Wednesday, June 25, 2008


This is a new sculpture by James Yamada entitled Our Starry Night, now on display at Doris C. Freedman Plaza at Fifth Avenue and 60th Street. 
Built from powder coated aluminum and punctuated with 1,900 colored LED lights, Our Starry Night is a 12-foot-tall sculpture that acts as an interactive passageway to Central Park. As visitors to the park walk through the sculpture at all hours of the day and night, it will illuminate in response to each person individually.
When visitors walk through the portal in the piece, they trigger a metal detector hidden inside the structure's casing. This activates the LED lights that perforate the exterior of the sculpture. Common everyday metal objects such as cell phones, keys, belts, jewelry, cameras, computers, and the like will trigger the lights; the luminosity and the light patterns seen in the piece will correspond to the quantity of metal detected. Our Starry Night is literally activated by the public, reinforcing the notion that art — and particularly public art — is dependent on the people around it.
The sculpture will only be illuminated while the participant is standing within the passageway, and therefore he or she will not be able to see the light patterns being created on the exterior surfaces. The lighting will instead be visible to passersby on the street corner and in the park, who will see the faade of the sculpture illuminate. Those passersby will be the receivers of the information and will be in a position to observe the correspondence between how much metal each participant is carrying and how that will be revealed on the surface of the sculpture.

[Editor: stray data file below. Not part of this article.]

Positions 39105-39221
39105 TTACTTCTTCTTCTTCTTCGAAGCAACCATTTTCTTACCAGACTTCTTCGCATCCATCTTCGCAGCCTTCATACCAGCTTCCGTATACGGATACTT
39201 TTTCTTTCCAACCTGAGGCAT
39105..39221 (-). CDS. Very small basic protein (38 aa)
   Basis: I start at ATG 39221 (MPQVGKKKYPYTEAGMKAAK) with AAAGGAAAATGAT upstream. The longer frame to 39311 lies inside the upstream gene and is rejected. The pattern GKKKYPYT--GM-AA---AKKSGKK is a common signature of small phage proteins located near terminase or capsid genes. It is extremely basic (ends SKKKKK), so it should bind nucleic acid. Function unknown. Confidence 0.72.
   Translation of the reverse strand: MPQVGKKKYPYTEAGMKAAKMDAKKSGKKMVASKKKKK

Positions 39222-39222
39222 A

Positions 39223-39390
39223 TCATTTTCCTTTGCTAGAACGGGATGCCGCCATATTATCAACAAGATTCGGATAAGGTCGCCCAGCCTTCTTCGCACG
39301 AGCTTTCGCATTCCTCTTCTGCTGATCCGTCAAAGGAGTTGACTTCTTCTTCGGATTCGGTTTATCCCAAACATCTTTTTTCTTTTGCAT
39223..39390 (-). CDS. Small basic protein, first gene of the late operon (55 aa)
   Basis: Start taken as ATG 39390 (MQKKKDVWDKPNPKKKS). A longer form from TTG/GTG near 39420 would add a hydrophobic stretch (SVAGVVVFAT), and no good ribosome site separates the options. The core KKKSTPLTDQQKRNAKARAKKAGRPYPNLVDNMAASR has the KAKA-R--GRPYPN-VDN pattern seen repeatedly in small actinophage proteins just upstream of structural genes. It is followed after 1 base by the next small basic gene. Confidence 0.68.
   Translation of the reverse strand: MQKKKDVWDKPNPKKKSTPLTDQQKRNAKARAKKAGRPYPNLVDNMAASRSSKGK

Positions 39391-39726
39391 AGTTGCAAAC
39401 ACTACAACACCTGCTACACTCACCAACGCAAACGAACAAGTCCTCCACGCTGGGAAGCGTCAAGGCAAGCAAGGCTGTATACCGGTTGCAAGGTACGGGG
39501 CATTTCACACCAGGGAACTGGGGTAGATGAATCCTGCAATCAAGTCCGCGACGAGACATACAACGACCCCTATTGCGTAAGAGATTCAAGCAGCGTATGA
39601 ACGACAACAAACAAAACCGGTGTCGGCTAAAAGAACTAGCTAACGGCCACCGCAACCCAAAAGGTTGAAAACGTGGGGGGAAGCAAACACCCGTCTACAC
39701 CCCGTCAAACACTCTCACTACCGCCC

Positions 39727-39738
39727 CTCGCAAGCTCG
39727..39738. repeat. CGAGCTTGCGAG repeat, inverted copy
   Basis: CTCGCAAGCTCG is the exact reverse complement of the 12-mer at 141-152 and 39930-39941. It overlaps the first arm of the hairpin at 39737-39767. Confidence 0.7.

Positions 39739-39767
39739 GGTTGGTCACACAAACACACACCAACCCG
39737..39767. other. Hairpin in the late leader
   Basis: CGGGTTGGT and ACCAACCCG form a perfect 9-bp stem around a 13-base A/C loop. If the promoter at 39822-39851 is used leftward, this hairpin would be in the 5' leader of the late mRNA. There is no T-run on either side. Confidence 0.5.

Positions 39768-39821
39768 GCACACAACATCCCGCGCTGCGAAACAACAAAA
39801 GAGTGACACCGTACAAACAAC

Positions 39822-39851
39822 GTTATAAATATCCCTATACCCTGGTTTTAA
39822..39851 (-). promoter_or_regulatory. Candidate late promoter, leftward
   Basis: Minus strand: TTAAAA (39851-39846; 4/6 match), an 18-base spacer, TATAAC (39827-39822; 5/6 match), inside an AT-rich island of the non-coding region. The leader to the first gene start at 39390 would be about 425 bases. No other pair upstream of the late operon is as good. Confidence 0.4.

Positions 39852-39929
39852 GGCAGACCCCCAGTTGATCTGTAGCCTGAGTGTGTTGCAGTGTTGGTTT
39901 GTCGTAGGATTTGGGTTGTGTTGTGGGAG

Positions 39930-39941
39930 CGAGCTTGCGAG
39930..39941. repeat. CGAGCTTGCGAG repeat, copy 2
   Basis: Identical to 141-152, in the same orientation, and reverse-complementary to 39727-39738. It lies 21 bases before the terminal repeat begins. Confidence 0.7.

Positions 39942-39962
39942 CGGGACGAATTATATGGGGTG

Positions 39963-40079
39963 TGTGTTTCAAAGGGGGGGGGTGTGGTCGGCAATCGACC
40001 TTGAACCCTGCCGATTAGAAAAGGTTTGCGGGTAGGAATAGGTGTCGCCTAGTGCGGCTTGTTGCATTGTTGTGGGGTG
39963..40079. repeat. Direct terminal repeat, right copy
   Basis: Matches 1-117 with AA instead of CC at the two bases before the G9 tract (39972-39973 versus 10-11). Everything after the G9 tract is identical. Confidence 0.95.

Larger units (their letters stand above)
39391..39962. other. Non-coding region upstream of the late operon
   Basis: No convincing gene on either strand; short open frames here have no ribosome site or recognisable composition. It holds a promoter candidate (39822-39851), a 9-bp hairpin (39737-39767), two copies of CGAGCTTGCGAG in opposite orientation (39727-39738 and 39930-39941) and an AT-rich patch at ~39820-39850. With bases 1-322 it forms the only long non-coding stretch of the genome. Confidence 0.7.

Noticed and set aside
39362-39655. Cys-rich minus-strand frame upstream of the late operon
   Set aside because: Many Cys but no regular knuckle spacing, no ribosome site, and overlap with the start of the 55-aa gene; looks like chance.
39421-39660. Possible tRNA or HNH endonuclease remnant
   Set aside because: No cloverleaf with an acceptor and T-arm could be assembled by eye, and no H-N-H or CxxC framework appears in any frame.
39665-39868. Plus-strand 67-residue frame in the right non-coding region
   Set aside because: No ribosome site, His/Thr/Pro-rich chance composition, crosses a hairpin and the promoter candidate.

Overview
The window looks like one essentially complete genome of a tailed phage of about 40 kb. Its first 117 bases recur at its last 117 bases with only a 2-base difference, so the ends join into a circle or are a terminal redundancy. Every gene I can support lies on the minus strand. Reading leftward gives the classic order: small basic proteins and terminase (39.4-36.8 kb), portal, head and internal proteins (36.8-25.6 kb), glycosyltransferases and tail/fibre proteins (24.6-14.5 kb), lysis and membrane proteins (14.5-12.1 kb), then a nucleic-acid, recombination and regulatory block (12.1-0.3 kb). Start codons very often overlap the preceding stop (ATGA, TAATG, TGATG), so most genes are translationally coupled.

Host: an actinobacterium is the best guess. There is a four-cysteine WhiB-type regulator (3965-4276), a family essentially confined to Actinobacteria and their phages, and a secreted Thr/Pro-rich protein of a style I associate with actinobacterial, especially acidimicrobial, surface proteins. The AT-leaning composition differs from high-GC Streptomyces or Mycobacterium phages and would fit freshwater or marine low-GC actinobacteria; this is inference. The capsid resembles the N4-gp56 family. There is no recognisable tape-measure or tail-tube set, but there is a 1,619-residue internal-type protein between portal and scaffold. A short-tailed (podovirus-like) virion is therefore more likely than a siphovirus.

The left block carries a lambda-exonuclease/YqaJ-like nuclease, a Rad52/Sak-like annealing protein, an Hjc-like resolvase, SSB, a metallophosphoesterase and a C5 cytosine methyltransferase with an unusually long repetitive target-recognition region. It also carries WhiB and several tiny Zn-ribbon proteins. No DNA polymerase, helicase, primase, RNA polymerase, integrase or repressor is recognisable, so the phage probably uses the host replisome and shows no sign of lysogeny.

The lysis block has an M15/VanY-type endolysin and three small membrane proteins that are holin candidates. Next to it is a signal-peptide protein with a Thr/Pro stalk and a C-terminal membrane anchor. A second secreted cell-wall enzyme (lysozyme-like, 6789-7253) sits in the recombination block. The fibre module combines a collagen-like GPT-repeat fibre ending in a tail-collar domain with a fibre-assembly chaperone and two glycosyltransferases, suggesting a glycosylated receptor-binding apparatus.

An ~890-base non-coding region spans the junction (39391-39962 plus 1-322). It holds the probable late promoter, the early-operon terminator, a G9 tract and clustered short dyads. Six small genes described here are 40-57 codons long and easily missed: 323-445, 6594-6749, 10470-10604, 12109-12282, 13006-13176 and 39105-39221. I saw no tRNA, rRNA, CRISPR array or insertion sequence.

In this work, Yamada calls our attention to the expanding, yet increasingly subtle presence of surveillance in the contemporary world. It also points towards such philosophical and political considerations as the loss of privacy in the name of greater safety and the use of personal information. By aesthetically and physically engaging viewers, Yamada questions these topics, and in so doing, involves us in the way information is revealed and used.
Yamada works in a variety of media and has previously created interactive works that have included aspects of nature, satellites, weather, and wildlife, among other themes. For example, his sculpture Under a Brilliant Sky (2004) which was exhibited at Art Basel, consists of a light-box sign displaying the title of the piece, which Yamada connected to a solar panel installed outdoors; the phrase then glowed and dimmed with the sun, in effect, creating a portrait of the sky.
About James Yamada
James Yamada was born in Bat Cave, North Carolina in 1967, and received his MFA in painting from Yale University in 1993. He has had recent exhibitions at Raucci/Santamaria Gallery, Naples; Fondazione Sandretto Re Rebaudengo, Turin Andrew Kreps Gallery, New York; Momenta Art, Brooklyn, New York; and Sculpture Center and P.S.1, both in Long Island City, New York. Yamada lives and works in Brooklyn.
Location and Directions
Our Starry Night will be on view at Doris C. Freedman Plaza, at 60th Street and Fifth Avenue, at the entrance to Central Park. Subways: N, R to Fifth Avenue; 4, 5, 6 to 59th St/Lexington Ave. The work is free to the public and is on view daily.

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